An Interview with Alfie Price

erin-laughlinBY ERIN LAUGHLIN
Staff Writer, UAS Whalesong

While at the grocery store, Alfie Price, a Tsimshian from Metlakatla, was greeted by a relative in Sm’algyax, the language of his people. He was embarrassed when he found unable to properly respond in kind.

Price says the interaction was significant because the relative who greeted him was actually Tlingit.

“I was deeply embarrassed that this Tlingit man was speaking to me in my language, better than I could, and I couldn’t answer him.”

From that interaction, Price started to learn the Tsimshian language, and advocate for Native languages.

“My goal is to normalize the usage of Sm’algyax and all Native languages,” said Price.

Friday, March 31, Price spoke at UAS’s “Art of Place: Teaching our Children,” discussing his Sm’algyax learners group and the ways they are teaching immersive strategies to children and members of the community.

Art of Place event coordinator and UAS Professor Ernestine Hayes said “Teaching Indigenous languages to children, both Native and non-Native, is important for many reasons, including the intellectual benefit that comes from bilingualism, as well as academic, emotional, cultural, and social benefits that come with knowledge of Indigenous ways of seeing the world.”

Price says he hopes to take the embarrassment or awkwardness out of learning the Native languages, by using them in everyday life.

“I hope that when people hear our language in public they will pick it up and feel comfortable.”

Social media has allowed another dimension of learning immersion for Native language students. This past Nov., the Sm’algyax learners group created an Instagram account, smalgyax_learners, where a word of the day video is posted everyday.

Followers of the account can hear pronunciation, see proper spelling, and the English definition. The account is just another way to normalize Native languages in day-to-day life, according to Price.

The following is an excerpt from an interview with Price at the Central Council of the Tlingit and Haida Indian Tribes of Alaska office off of Glacier Hwy.

Erin Laughlin: How are you using immersion techniques in teaching the children?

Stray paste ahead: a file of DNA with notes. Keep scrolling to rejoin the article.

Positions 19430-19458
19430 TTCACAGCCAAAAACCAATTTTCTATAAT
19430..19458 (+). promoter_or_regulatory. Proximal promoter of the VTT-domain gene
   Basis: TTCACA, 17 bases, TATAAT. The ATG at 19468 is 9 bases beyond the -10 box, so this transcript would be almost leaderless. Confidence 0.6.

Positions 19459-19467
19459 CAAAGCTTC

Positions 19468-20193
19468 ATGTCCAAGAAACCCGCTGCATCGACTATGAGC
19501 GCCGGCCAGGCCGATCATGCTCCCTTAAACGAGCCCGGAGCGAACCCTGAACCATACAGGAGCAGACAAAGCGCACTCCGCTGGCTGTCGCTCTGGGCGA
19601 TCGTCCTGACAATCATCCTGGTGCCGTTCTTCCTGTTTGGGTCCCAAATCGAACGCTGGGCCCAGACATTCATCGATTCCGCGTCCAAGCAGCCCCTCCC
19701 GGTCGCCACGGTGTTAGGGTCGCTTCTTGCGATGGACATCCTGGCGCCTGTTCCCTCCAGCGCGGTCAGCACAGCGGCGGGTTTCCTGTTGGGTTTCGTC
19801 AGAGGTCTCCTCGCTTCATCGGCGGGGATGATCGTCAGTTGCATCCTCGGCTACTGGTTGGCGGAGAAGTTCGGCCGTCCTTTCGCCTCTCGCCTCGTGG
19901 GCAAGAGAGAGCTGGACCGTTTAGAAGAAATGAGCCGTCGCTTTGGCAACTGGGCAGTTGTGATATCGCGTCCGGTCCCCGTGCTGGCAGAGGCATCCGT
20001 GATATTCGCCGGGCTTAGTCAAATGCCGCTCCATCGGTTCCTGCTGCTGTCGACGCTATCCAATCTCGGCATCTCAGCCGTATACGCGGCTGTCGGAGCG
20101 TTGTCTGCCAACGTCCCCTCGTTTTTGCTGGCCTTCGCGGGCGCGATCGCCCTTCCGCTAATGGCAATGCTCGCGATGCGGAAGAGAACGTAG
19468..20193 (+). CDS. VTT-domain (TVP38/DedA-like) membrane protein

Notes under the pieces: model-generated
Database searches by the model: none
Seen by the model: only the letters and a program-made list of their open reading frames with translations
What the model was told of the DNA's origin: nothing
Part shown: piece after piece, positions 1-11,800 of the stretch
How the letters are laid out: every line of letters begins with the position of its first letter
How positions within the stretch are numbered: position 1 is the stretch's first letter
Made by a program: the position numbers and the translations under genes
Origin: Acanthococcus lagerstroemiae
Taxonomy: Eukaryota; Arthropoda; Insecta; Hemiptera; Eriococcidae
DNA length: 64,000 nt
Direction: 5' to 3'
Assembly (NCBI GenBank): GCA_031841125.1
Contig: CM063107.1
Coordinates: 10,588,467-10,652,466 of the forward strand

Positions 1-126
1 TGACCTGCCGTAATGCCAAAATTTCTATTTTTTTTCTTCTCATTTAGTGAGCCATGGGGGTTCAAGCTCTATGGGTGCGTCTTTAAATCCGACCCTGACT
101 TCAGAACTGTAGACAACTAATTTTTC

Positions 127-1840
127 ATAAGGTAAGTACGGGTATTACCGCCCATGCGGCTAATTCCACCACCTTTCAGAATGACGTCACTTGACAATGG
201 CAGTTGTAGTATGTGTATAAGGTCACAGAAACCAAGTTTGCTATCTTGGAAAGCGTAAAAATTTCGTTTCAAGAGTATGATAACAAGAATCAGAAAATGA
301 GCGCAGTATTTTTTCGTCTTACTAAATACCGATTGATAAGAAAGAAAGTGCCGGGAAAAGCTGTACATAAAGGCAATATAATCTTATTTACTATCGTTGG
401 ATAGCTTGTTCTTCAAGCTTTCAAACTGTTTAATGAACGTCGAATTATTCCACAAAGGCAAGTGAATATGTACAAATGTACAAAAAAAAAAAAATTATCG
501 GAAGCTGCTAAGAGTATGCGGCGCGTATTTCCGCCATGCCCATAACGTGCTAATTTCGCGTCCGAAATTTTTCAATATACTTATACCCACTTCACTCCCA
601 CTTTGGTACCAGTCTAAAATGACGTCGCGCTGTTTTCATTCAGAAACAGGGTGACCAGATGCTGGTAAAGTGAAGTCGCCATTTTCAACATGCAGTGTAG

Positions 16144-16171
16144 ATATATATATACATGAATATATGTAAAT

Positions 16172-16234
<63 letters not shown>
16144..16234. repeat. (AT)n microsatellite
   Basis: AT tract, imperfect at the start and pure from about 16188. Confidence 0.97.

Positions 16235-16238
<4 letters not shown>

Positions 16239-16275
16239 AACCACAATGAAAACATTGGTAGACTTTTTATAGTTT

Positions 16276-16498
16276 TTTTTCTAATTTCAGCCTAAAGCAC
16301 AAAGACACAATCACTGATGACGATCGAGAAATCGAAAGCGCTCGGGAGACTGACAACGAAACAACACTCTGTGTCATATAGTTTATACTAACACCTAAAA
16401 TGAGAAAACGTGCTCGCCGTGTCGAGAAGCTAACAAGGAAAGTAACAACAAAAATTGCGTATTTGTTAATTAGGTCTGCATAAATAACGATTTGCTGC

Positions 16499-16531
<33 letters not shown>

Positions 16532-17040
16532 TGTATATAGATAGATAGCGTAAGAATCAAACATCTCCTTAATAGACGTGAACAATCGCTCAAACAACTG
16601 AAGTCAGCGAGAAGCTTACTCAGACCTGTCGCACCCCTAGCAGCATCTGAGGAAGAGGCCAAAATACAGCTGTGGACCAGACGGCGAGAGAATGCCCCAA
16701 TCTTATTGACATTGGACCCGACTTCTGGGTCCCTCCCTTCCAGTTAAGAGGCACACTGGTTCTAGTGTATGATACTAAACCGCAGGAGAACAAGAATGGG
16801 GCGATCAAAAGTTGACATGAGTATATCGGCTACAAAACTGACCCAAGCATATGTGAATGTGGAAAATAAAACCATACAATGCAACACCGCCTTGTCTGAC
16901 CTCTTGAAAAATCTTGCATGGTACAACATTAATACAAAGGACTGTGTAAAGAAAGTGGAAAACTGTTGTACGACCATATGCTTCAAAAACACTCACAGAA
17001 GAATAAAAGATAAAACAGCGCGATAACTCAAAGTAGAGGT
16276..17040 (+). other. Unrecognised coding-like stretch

Alfie Price: Initially, I did not think I was fit to talk about it, but after some conversation with Ernestine, I realized our group was a perfect example. Our Sm’algyax learners group averages 12 to 14 people and we use a computer to connect with people who don’t live here through Google hangouts. It is an amazing opportunity.  I co-lead the group, I am not fluent, but we are learning together. Also, my son attends Montessori Aurora Borealis, and for the past couple of months, we go once a week and teach Native songs and phrases to first through fifth graders. It is really exciting to go into a room full of children who can introduce themselves in Sm’algyax.

Laughlin: Why is preserving Native languages important?

Price: It is who we are. It separates us from other people. Not only is it our identity, but also it informs the worldview of our people.  For example, one of my earliest teachers, Arnold Booth, in Metlakatla, would come and teach us oral history and some language. One of the things he would say to us squirrely seven year olds was “daxsm t’aan” or “sit still” in a commanding voice. When I was an adult, and ran into him, I told him that I still remembered him teaching me that phrase. He then explained to me that it did not just mean, “sit still”, but the root word “dax” means flounder. So the saying actually means be still like the flounder, be still like your life depends on it. That short command actually informs our worldview.

Laughlin: What is your favorite Sm’algyax word or phrase?

Price: I think mine is “wayi aam” and the way I use it is “Ok, great” or “Ok, cool.” The literal translation is actually “Ok, good.” That is definitely the word I use the most.

For more information about the Sm’algyax learners group, follow them on Instagram at smalgyax_learners.

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